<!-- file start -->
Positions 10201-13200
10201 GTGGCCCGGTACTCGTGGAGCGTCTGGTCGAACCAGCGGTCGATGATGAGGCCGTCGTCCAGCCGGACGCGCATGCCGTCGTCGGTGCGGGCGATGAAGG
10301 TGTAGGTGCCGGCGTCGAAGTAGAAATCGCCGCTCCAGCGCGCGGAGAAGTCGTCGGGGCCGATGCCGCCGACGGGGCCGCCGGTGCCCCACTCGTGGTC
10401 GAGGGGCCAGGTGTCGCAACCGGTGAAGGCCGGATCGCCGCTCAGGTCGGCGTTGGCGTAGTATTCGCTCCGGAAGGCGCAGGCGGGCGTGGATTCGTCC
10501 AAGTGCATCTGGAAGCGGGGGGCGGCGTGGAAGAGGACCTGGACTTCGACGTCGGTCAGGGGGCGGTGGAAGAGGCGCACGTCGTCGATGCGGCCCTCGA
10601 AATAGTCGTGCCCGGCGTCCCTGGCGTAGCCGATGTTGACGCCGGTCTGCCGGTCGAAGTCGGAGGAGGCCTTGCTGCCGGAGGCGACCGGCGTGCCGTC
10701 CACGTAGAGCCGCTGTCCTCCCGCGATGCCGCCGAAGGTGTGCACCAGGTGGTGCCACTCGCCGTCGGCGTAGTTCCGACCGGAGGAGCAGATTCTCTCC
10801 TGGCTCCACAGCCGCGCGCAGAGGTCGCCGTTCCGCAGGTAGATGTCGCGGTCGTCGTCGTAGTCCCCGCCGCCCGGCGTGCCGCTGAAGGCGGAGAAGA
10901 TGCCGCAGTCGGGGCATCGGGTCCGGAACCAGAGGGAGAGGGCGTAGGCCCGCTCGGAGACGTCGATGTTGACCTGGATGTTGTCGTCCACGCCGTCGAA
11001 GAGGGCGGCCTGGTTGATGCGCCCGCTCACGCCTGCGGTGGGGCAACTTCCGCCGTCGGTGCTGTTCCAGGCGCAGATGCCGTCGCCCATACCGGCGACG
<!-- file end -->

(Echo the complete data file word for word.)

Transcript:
Positions 10201-13200
10201 GTGGCCCGGTACTCGTGGAGCGTCTGGTCGAACCAGCGGTCGATGATGAGGCCGTCGTCCAGCCGGACGCGCATGCCGTCGTCGGTGCGGGCGATGAAGG
10301 TGTAGGTGCCGGCGTCGAAGTAGAAATCGCCGCTCCAGCGCGCGGAGAAGTCGTCGGGGCCGATGCCGCCGACGGGGCCGCCGGTGCCCCACTCGTGGTC
10401 GAGGGGCCAGGTGTCGCAACCGGTGAAGGCCGGATCGCCGCTCAGGTCGGCGTTGGCGTAGTATTCGCTCCGGAAGGCGCAGGCGGGCGTGGATTCGTCC
10501 AAGTGCATCTGGAAGCGGGGGGCGGCGTGGAAGAGGACCTGGACTTCGACGTCGGTCAGGGGGCGGTGGAAGAGGCGCACGTCGTCGATGCGGCCCTCGA
10601 AATAGTCGTGCCCGGCGTCCCTGGCGTAGCCGATGTTGACGCCGGTCTGCCGGTCGAAGTCGGAGGAGGCCTTGCTGCCGGAGGCGACCGGCGTGCCGTC
10701 CACGTAGAGCCGCTGTCCTCCCGCGATGCCGCCGAAGGTGTGCACCAGGTGGTGCCACTCGCCGTCGGCGTAGTTCCGACCGGAGGAGCAGATTCTCTCC
10801 TGGCTCCACAGCCGCGCGCAGAGGTCGCCGTTCCGCAGGTAGATGTCGCGGTCGTCGTCGTAGTCCCCGCCGCCCGGCGTGCCGCTGAAGGCGGAGAAGA
10901 TGCCGCAGTCGGGGCATCGGGTCCGGAACCAGAGGGAGAGGGCGTAGGCCCGCTCGGAGACGTCGATGTTGACCTGGATGTTGTCGTCCACGCCGTCGAA
11001 GAGGGCGGCCTGGTTGATGCGCCCGCTCACGCCTGCGGTGGGGCAACTTCCGCCGTCGGTGCTGTTCCAGGCGCAGATGCCGTCGCCCATACCGGCGACG